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We’ve experienced different kinds of climates on this island. The pacific coast can be quite harsh, with strong waves and cold days. Further in the north we found a hidden bay, protected from the wind, and providing an almost tropical beach feeling. The coast facing the mainland was also rather mild and pleasant, with warm days and cold nights. Nevertheless, days are getting noticeably longer and colder as we head further south…

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One of the goals of our journey is to drive far enough South to see penguins. Although there is still a lot of road to go to reach the southern most city in the world, we couldn’t resist the temptation and already visit a first small colony of Magellanic and Humboldt penguins here on Chiloé.

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We had the impression there would be many ferries connecting Chiloé to the mainland. When we came to Castro, we learned that there is actually only one, once a week, departing from the port of Quellón all the way in the South, to Chaiten. It was expensive, and the departure too many days away for us, so we decided to change our plans and try the mainland route instead.

One short ferry ride back towards Puerto Montt and we were on our way South. We staid on a farm the first night and were invited into the warm living room to watch Turkish soap operas after dinner. There are about four different kinds of these telenovelas on Chilean TV! They were rather excited to have a real Turk made of flesh and blood visit their premises.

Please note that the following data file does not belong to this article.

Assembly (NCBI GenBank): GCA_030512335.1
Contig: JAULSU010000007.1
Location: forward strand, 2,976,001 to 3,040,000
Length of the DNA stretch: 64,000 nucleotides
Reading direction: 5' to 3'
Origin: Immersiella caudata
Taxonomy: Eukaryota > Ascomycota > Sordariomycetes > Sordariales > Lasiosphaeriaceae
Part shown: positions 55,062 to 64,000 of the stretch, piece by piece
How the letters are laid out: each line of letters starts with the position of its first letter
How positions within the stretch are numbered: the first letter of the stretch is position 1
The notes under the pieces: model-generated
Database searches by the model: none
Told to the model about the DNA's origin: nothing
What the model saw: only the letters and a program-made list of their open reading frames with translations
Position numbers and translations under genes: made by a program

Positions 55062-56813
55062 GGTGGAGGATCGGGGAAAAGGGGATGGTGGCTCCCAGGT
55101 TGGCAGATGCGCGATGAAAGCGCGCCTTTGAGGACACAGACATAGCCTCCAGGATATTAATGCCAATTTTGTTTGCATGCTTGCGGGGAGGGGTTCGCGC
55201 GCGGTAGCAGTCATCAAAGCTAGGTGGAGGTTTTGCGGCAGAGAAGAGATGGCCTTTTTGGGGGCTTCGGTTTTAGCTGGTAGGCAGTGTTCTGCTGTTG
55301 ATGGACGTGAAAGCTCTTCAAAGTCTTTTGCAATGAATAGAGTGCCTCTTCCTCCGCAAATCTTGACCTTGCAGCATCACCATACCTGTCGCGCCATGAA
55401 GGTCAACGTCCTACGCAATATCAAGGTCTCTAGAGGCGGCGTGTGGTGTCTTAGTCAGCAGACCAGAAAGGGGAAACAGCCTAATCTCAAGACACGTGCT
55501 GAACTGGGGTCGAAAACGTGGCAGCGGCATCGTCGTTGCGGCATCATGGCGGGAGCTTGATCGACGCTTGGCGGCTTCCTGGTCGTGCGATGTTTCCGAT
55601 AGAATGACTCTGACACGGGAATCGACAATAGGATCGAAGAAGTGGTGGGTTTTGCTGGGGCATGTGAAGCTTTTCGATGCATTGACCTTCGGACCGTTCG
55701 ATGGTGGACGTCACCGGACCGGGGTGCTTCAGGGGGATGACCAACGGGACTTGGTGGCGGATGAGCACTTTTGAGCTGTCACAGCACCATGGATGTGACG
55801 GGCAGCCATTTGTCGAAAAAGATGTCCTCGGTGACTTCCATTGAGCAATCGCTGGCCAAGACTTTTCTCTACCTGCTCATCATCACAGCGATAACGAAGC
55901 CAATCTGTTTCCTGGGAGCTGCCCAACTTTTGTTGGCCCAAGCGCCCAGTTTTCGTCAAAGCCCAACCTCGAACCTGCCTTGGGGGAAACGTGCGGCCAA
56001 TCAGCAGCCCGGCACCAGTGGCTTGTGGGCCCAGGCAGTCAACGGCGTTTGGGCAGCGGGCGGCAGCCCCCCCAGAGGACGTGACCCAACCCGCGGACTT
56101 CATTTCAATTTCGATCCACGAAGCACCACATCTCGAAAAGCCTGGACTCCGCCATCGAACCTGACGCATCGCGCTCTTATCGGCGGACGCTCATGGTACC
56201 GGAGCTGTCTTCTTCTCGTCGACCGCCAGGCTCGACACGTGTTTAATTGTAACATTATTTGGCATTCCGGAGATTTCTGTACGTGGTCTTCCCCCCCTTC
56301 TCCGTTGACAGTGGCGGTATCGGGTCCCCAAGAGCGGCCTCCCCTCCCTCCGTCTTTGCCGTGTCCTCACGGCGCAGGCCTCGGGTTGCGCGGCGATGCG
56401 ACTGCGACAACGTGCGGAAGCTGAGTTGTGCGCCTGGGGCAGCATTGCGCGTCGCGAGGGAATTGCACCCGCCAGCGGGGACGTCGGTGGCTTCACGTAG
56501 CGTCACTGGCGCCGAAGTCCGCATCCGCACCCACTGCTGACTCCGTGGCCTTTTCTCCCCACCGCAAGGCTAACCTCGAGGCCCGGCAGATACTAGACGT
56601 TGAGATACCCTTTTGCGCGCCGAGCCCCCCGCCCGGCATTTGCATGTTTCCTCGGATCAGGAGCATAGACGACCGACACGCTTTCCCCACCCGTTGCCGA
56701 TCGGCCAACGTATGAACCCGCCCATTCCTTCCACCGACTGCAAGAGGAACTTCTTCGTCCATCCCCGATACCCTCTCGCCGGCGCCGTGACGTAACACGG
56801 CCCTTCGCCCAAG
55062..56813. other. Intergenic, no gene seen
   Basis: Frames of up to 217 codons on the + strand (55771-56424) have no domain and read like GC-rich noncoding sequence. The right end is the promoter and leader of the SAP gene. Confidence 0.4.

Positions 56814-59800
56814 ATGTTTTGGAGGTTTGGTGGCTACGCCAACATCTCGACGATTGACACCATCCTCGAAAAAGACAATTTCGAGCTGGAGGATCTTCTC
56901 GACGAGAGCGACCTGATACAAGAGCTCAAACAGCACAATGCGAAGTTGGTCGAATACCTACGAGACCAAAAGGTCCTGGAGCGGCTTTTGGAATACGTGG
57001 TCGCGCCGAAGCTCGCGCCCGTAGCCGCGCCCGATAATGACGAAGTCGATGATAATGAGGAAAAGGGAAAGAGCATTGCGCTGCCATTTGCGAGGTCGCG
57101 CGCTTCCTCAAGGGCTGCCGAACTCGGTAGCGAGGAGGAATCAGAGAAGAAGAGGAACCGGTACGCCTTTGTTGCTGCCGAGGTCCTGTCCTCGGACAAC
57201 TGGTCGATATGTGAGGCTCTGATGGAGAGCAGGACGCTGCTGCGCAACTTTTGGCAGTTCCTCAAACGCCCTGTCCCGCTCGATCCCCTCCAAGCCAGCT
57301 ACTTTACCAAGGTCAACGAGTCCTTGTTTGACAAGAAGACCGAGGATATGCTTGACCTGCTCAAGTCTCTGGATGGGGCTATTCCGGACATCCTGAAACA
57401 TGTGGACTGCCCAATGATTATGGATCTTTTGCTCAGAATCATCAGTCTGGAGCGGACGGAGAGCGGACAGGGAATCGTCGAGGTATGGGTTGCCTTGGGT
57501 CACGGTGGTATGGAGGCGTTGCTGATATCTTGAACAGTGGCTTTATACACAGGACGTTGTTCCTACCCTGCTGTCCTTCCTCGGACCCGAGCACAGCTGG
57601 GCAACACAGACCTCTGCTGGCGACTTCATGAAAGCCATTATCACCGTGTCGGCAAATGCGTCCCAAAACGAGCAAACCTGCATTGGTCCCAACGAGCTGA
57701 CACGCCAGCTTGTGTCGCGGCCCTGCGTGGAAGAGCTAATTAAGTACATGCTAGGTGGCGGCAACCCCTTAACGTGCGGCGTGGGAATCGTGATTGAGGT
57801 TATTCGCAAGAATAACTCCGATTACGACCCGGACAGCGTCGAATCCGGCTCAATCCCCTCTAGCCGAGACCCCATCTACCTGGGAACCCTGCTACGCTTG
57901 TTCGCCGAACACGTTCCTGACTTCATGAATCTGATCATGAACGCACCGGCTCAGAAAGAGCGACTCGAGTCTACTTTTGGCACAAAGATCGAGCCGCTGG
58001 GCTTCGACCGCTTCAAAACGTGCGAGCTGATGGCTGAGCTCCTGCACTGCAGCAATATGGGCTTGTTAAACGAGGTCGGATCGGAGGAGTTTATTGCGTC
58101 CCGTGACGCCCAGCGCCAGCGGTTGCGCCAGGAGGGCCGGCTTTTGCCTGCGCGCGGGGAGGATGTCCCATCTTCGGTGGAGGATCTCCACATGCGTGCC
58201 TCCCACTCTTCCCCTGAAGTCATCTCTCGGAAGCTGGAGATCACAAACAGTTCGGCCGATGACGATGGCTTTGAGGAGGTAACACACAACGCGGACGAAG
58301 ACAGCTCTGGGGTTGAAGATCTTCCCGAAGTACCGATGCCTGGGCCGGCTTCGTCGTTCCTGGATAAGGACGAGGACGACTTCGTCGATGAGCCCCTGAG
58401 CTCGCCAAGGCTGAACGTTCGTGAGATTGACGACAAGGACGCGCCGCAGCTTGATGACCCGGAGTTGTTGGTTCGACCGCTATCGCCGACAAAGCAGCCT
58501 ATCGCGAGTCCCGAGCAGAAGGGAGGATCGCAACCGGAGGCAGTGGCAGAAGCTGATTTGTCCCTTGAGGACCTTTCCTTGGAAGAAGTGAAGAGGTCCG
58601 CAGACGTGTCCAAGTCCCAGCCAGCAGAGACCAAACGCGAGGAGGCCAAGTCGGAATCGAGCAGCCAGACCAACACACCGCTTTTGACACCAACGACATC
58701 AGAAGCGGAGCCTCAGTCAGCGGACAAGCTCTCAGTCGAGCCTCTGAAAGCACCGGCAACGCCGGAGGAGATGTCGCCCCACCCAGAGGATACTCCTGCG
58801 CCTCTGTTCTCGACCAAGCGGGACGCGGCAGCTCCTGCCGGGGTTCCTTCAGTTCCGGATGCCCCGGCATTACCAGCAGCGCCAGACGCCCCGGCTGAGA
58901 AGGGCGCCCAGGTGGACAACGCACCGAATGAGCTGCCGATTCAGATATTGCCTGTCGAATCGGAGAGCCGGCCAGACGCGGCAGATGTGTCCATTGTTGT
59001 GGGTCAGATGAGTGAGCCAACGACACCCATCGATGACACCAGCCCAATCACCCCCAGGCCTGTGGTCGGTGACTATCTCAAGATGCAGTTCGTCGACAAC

Excited that we finally made it onto the Carretera Austral, which is seamed with forests and beautiful mountain ranges, we visited the first national park for a little hike to a waterfall.

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Tara loves hiking, but hates the leash. She wants to be at the front, but she occasionally allows Erdem to lead the pack instead.

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Contemporary dangers found in the deep forest…

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A first short (30 min) ferry ride to continue the road. Locals call the carretera “bimodal”, since it requires driving and taking ferries.

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A few miles later, we got to the port of  Hornopiren. There are hundreds of seagulls floating down the river and flying back upstream to get back onto the ride. A nice spectacle to observe!

 

We had been advised to reserve the 5-6 hour ferry ride to Caleta Gonzalo in advance. Nevertheless, there wasn’t any problem finding a spot on one of the boats leaving three times a day. Passing by the fjords, and lush green shores, was quite interesting, and time went by rather fast.

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On the ferry a passenger made us aware of a nail stuck in our tire. Great! Right at the beginning of a washboard and pothole filled, hundreds of mile long, gravel road. We were all a bit nervous to remove the culprit once on shore. But we got really lucky! No piercing. It went in sideways and there luckily wasn’t any damage. While working on this, we noticed a nail in Karin&Hermann’s car but decided to leave it in until we get to the next town.